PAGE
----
Health Highlights: Aug. 5, 2008
Here are some of the latest health and medical news developments, compiled by editors of HealthDay:
Medicare OK'd Fake Suppliers: Report
Medicare approved two fake companies to supply wheelchairs and other equipment, even though the phony firms had no inventory or clients, says a Government Accountability Office report released Monday.
The bogus companies in Maryland and Virginia were set up by government investigators looking into fraud problems afflicting Medicare, Bloomberg news reported.
"If real fraudsters had been in charge of the fictitious companies, they would have been clear to bill Medicare from the Virginia office for potentially millions of dollars of false supplies," the GAO said.
Billing tests for the fake Maryland company weren't completed because the investigators didn't receive the necessary passwords from Medicare, Bloomberg reported.
In the fiscal year ending March 2007, Medicare made about $1 billion in improper payments on canes, prosthetic devices, wheelchairs, and other equipment. Medicare says it's implementing new billing oversight requirements for medical suppliers, according to Bloomberg.
U.S. Woman First to Get Cloned Puppies From S. Korean Company
A California women is the initial customer of a South Korean company that claims to be the world's first successful commercial canine cloning service. Bernann McKinney received five puppies Tuesday that were cloned from her late pitbull Booger.
His frozen cells were brought to RNL Bio of Seoul, South Korea, in March and nurtured before formal cloning work began in May, the Associated Press reported. RNL identified the puppies as Booger's genuine clones and reconfirmation tests are being conducted by Seoul National University scientists.
RNL eventually plans to clone about 300 dogs a year and may even clone camels for customers in the Middle East. The company charges up to $150,000 for dog cloning, but McKinney will pay only $50,000 because she's the first customer and helped with publicity, the AP said.
''It's a miracle!'' McKinney repeatedly shouted when she saw her cloned puppies at the laboratory, the news service reported.
Vaccine May Give HIV Patients a Break From Regular Medication
A vaccine designed to give HIV patients a prolonged respite from their regular medication will be tested in a trial of 345 patients in 21 centers in Europe and the United States, researchers announced at the International AIDS Conference in Mexico City.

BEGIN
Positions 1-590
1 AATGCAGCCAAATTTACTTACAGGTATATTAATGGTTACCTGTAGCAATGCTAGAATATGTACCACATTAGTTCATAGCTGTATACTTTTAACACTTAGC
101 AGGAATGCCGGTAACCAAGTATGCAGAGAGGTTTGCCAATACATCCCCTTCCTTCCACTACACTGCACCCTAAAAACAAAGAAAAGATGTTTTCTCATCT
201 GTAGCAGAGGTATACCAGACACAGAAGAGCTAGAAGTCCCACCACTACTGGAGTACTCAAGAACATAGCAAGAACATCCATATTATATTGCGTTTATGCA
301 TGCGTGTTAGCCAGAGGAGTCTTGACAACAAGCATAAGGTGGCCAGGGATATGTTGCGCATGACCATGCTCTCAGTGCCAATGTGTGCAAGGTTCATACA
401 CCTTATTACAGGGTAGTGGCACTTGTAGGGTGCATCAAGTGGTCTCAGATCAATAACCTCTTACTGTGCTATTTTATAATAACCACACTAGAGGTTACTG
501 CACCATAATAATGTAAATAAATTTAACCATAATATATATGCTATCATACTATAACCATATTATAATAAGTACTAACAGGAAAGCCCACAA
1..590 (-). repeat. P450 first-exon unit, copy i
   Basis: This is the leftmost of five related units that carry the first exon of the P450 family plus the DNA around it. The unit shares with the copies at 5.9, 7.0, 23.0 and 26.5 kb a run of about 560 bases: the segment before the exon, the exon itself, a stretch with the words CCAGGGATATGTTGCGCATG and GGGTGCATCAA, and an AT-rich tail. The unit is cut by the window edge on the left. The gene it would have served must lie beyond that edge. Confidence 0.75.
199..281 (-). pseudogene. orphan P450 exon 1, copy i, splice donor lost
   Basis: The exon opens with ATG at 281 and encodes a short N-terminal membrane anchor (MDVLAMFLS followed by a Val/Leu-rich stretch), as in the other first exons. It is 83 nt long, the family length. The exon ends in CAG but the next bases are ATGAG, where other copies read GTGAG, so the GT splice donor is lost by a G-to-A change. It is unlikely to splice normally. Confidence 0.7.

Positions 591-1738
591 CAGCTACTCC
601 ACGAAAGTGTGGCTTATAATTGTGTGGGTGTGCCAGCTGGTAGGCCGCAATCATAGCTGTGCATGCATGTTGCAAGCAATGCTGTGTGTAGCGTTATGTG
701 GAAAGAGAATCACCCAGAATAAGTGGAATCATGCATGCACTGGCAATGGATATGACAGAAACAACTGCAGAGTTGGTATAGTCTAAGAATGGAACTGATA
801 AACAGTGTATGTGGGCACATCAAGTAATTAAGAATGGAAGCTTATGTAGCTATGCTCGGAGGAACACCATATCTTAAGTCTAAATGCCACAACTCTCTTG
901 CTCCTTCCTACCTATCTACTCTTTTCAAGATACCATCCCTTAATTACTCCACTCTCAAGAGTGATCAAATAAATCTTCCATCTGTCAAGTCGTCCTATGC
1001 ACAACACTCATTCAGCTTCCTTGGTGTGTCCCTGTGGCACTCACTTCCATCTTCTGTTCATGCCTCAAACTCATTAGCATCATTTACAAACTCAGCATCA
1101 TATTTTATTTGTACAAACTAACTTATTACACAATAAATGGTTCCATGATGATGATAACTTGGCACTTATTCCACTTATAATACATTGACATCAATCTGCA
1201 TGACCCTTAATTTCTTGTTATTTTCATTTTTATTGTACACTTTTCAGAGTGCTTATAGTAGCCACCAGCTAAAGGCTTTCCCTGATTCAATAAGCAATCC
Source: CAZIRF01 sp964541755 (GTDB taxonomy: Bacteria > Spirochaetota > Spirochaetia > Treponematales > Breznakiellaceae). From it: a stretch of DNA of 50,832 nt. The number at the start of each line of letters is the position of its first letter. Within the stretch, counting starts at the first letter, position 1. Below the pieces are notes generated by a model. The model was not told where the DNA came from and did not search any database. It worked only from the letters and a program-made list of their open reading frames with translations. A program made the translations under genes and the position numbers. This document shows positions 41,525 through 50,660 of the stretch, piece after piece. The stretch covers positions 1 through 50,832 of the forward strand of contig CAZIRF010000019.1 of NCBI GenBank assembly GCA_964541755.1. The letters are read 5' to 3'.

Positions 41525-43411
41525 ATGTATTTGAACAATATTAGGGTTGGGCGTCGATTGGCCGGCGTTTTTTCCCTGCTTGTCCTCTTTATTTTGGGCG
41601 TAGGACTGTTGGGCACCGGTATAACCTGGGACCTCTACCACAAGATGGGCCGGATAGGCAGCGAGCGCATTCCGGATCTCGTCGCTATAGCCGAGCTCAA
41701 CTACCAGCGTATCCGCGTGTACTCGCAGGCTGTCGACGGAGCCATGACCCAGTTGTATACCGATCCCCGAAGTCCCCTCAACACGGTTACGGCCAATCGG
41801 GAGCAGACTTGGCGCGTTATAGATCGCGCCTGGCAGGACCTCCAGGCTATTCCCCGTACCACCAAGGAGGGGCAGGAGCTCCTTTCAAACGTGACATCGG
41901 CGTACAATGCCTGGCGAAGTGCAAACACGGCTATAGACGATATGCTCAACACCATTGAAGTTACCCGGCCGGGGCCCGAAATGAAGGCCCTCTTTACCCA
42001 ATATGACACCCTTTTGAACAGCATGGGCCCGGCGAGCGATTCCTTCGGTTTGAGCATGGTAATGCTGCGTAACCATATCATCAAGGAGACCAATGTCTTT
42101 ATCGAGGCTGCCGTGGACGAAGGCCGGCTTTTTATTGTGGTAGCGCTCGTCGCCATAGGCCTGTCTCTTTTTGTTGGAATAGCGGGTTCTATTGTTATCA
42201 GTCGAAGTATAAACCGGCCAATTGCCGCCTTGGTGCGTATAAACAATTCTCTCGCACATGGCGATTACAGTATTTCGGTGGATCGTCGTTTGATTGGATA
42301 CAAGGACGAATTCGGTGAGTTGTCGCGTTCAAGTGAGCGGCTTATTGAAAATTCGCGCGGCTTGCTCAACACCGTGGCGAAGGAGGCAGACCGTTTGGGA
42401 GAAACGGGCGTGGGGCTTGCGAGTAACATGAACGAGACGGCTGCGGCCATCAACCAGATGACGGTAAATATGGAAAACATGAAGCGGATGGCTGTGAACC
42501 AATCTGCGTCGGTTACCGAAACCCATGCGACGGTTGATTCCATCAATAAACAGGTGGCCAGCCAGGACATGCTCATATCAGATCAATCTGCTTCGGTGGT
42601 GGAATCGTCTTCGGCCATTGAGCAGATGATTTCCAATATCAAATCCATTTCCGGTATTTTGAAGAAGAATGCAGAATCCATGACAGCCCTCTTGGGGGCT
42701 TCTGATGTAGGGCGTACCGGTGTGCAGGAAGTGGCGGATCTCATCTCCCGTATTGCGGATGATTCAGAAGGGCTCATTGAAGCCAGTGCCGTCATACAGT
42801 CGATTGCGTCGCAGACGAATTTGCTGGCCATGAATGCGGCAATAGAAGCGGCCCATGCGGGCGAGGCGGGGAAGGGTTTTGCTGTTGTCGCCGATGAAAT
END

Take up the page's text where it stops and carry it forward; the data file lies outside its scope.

It's believed giving HIV patients a break from standard HIV therapy would help alleviate adverse side effects associated with the drugs and may also help delay the emergence of drug-resistant viruses, BBC News reported. It would also provide substantial savings for health care services.
The vaccine was developed by Norway-based biotechnology company Bionor Immuno. Results from the trial are due by the end of 2009.
"A successful immunotherapeutic HIV vaccine would give patients and doctors enormous advantages over current treatments, both in developed and developing countries," said Dr. Barry Peters, of Kings College London, BBC News reported.
"Even if this vaccine is not the final answer, it could help the march toward a successful immunotherapeutic HIV vaccine," said Peters, who is leading the research in Great Britain.
FDA Introduces New Advisory Committee Rules
Stricter limits on financial conflicts of interest and improved voting procedures are among the new policies meant to improve transparency and public disclosure at U.S. Food and Drug Administration advisory committees.
Under the new rules, the FDA has imposed a cap of $50,000 as the maximum personal financial interest an advisor may have in all companies that may be affected by a particular advisory committee meeting. If an advisor's personal financial interest is greater than $50,000, he or she won't be allowed to participate in the meeting. If the financial interest is less than $50,000, the FDA may grant a waiver, but only if it's determined there is an essential need for an advisor's particular expertise.
Details of such waivers will be posted on the FDA's Web site in advance of meetings.
Most of the announced changes to advisory committee policies will go into effect immediately and all are expected to be fully implemented within 120 days.
The FDA's advisory committees include outside, independent experts who advise agency officials as they consider regulatory issues, such as the approval of new drugs or medical devices. Last year, the FDA convened 48 meetings of advisory committees.
Some Restaurant Workers Ignore Food-Safety Practices: Study
A lack of training and resources are among the factors cited by restaurant workers for not adhering to food-safety practices designed to prevent food-borne illness, says a U.S. study that included focus groups of 125 restaurant employees.
The Kansas State University researchers identified 90 barriers to food-safety practices. Inadequate training and resources, time constraints and inconvenience were the top reasons for not applying three important food-safety practices: hand washing, using thermometers, and cleaning work surfaces, United Press International reported.
The study included workers with no formal food-safety training and those who took part in a formal ServSafe training program. The workers who'd received formal training listed a number of other barriers to using food-safety practices: no incentive to implement the practices; dry skin from hand washing; lack of working thermometers; inconvenient location of sinks; and managers not monitoring if staff cleaned work surfaces.
The study was published in the Journal of the American Dietetic Association.
Posted: August 2008
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